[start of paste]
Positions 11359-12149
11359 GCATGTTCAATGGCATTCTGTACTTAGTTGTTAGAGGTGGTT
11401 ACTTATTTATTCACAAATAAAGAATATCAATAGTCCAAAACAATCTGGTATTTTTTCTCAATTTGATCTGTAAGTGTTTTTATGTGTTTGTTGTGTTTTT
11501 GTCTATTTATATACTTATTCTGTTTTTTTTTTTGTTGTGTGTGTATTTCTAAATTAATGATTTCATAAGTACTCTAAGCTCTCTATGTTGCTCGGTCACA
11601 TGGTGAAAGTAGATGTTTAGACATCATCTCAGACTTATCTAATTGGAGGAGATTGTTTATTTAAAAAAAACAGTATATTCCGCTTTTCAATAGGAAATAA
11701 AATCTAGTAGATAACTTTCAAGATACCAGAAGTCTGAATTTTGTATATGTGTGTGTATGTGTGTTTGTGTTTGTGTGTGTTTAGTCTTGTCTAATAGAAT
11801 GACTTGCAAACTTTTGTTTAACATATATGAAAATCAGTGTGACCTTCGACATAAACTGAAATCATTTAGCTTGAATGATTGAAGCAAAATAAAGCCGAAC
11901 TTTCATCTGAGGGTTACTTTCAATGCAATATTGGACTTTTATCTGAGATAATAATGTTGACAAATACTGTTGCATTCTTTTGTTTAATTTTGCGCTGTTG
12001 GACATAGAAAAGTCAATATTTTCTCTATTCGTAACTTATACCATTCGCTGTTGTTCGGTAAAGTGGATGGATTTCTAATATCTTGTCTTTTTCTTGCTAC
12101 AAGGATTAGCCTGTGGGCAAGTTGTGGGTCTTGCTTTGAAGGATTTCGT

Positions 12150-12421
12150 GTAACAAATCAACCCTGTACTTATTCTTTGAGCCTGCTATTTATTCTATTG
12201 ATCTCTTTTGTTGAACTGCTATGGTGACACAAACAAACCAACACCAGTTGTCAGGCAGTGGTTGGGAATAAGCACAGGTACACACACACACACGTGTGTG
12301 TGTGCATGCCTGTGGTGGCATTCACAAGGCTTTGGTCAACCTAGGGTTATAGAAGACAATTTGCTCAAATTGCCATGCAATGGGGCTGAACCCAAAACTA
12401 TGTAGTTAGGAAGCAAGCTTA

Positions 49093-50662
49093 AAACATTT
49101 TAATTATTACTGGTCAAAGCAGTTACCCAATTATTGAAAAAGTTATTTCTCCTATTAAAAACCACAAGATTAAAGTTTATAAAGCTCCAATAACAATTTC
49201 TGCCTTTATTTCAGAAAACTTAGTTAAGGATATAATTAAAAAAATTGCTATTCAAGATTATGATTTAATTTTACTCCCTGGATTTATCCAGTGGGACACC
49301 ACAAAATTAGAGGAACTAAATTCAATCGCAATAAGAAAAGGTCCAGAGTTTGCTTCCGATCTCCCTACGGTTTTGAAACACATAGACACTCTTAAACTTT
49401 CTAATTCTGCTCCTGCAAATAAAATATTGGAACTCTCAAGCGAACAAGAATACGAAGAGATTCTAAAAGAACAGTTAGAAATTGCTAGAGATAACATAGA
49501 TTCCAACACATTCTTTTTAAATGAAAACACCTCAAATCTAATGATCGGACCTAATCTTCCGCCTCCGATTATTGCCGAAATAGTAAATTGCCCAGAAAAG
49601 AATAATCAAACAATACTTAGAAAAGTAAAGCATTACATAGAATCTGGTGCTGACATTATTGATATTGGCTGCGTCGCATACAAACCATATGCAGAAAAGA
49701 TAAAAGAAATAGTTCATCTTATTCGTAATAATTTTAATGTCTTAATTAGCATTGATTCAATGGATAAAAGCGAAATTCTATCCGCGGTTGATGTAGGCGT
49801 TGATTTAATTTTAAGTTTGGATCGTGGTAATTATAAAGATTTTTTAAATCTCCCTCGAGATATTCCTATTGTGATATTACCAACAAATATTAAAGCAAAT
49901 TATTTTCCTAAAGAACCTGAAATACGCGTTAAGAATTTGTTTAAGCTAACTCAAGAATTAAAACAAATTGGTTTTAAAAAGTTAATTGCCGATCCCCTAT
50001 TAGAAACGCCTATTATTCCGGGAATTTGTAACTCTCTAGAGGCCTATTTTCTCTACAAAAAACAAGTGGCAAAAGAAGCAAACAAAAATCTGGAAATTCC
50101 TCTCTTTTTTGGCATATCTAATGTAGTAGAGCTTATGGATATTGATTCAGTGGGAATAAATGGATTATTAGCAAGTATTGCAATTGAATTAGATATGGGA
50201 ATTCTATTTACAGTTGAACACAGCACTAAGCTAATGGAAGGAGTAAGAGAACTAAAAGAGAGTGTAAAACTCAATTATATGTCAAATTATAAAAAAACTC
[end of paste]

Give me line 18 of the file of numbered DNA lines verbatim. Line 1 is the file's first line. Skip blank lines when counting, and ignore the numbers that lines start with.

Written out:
49101 TAATTATTACTGGTCAAAGCAGTTACCCAATTATTGAAAAAGTTATTTCTCCTATTAAAAACCACAAGATTAAAGTTTATAAAGCTCCAATAACAATTTC